secure ssh, how to keep user in his directory

I want to create an accout with FTP and ssh capability.
How can I set it so user can not cd to other directories?
OS: Linux (Red Hat)
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Nav444Author Commented:
I did some research, and it seems that I should use ssh-dummy-shell in order to do this. My ssh is installed with red hat long time ago. And I do not have a ssh-dummy-shell on bin directory!! What I should do?

Please help,
I really apreciate it.

I see that that command is part of the commercial SSH package; Red Hat (and most Linuxen) use OpenSSH, which does not come with this command.

However, there are other mechanisms you can use, depending on what exactly your goal is.

As your post suggests, if you're just worried about a user "cd"ing out of his homedir, you can give him a restricted shell (rsh/rbash/rksh as examples) and limit his $PATH to a directory with a set of allowed commands so he can't run anything you don't want him to run, and so he can't change directory.

If you wanted him to be more confined, so that there is no way for him to see the rest of the filesystem at all, you'd want to 'chroot' him into his homedir; this can be done with PAM modules (pam_chroot), or, I think there are some special shells floating around that can do this.
man chroot

then use /usr/bin/chroot as login shell in /etc/passwd
Keep in mind that you need to configure your system to work with chroot, see man-page
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are you sure that would work?  First of all 'chroot' requires arguments, it doesn't do anything without telling it into what directory you wish to chroot -- so you would need to use it in a script that provides the home directory as the argument.

Secondly, only the superuser can chroot, and the user's login shell is run as that userid, not as root.
Nav444Author Commented:
Please give me little more detail. I tried to setup a chroot, but was not successful!!
I do not know about PAM.

You could try to give the user rbash as shell.

Here is the extremely complicated invocation of rbash: "/bin/bash --restricted"

Ok, it's not the most secure thing in the world, but for a simple application it should do.
What's your purpose ?
It's an unix box, so if you want the users to run even basic commands with their shell accounts they need binaries like ls, cp, etc. with their shared librairies, they need some files in /dev, ...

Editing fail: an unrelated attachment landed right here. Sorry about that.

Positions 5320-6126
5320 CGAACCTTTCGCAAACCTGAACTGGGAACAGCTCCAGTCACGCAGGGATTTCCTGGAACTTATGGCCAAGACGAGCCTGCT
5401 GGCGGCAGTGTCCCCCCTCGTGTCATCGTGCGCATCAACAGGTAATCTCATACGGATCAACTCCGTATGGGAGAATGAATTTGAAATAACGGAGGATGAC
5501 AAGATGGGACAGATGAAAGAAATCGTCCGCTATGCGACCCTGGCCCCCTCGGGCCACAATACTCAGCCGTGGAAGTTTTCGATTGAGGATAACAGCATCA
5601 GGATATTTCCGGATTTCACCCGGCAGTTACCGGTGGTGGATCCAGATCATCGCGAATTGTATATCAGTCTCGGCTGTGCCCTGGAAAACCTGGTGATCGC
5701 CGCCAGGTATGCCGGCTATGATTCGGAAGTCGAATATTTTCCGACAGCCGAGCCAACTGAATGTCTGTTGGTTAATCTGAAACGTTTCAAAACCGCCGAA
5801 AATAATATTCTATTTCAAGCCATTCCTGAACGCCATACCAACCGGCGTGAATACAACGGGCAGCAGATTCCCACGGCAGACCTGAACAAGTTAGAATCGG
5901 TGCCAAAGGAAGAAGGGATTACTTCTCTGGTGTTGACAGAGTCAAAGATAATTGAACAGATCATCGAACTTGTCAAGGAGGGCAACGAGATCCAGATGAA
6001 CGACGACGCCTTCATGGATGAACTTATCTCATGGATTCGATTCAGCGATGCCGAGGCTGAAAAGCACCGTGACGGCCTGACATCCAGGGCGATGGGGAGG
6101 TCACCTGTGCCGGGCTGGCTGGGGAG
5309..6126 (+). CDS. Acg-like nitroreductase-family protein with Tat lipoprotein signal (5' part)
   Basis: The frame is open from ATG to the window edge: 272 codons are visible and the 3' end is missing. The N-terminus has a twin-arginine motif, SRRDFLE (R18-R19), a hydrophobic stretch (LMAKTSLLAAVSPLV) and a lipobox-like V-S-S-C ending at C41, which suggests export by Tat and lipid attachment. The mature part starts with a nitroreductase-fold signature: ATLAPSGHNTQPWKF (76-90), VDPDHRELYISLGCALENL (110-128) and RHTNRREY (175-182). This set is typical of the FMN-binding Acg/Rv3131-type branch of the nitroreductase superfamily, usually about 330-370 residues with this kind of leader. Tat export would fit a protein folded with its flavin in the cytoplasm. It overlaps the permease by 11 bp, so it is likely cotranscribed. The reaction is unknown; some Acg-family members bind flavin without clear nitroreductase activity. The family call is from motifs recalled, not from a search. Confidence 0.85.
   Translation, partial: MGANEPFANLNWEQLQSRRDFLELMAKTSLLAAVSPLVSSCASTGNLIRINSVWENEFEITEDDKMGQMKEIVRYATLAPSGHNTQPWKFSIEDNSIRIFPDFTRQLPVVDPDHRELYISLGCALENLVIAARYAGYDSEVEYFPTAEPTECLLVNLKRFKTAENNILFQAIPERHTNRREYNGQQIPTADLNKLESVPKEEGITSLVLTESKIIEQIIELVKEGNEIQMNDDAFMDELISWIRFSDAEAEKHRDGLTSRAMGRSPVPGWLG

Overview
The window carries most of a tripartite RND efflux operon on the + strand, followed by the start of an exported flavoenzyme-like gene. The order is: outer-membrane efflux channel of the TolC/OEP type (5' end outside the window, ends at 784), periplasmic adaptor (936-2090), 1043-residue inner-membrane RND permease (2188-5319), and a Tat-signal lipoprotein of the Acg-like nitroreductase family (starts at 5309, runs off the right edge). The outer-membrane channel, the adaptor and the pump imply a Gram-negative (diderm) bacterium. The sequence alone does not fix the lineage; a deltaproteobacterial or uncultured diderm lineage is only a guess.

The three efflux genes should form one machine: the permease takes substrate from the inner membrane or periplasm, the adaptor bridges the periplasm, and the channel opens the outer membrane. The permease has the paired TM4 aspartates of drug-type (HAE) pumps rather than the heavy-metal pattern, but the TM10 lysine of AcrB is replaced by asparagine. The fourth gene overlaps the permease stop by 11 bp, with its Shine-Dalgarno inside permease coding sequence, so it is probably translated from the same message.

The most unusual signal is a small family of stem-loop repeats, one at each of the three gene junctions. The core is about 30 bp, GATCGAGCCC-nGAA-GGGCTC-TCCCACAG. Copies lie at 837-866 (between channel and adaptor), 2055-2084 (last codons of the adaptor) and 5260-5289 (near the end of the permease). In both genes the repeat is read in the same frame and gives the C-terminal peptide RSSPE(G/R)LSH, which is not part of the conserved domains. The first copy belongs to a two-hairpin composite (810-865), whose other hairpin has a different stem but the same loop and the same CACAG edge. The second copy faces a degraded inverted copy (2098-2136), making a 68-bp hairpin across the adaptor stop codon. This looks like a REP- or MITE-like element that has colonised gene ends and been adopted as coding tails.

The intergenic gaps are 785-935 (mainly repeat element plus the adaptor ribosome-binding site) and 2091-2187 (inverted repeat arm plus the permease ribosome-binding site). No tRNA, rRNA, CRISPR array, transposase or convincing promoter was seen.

So they need to access these files, and whether they can cd into these public directories or not is not the problem.

If you want to prevent them from accessing some other parts of the filesystem they don't need, configure the permissions accordingly.

This is for a shell account with ssh as you asked, for ftp only it makes sense to restrict the users to their home directory and how to do this depends upon which ftp server you're using.

If you're really willing to restrict the users with a shell account in their directories you need chroot jails, with all the stuff they could need installed there, which will a pain to maintain, as you'll have to add the least binary when someone asks.

Unless maybe for shell accounts with a very specific and predefined purpose with a limited set of commands available ? Like ls/cp/rm/mv/editor ?

I don't know rbash, but I don't see limiting the commands which can be run from a shell can as a serious security system.

If rbash is not enough and you need to build real jails, you can have a look at makejail at which makes it easier (I'm the author) basically it automatizes most of the process described in chrooting howtos.

> Please give me little more detail. I tried to setup a
> chroot, but was not successful!!
> I do not know about PAM.

The user should land in the chroot once he's logged in, which means something a bit complex with something like a root suid binary /bin/shell_user1 (defined as the shell for user1 in /etc/passwd), compiled from a short C program which executes the chroot commands and changes its uid/gid from root to user1.
So the problem is not with PAM because the chroot trick occurs once the user is logged in (unless each user has its sshd and ftpd daemons in his own chroot !)

But wonder why you'd really need such a thing first.

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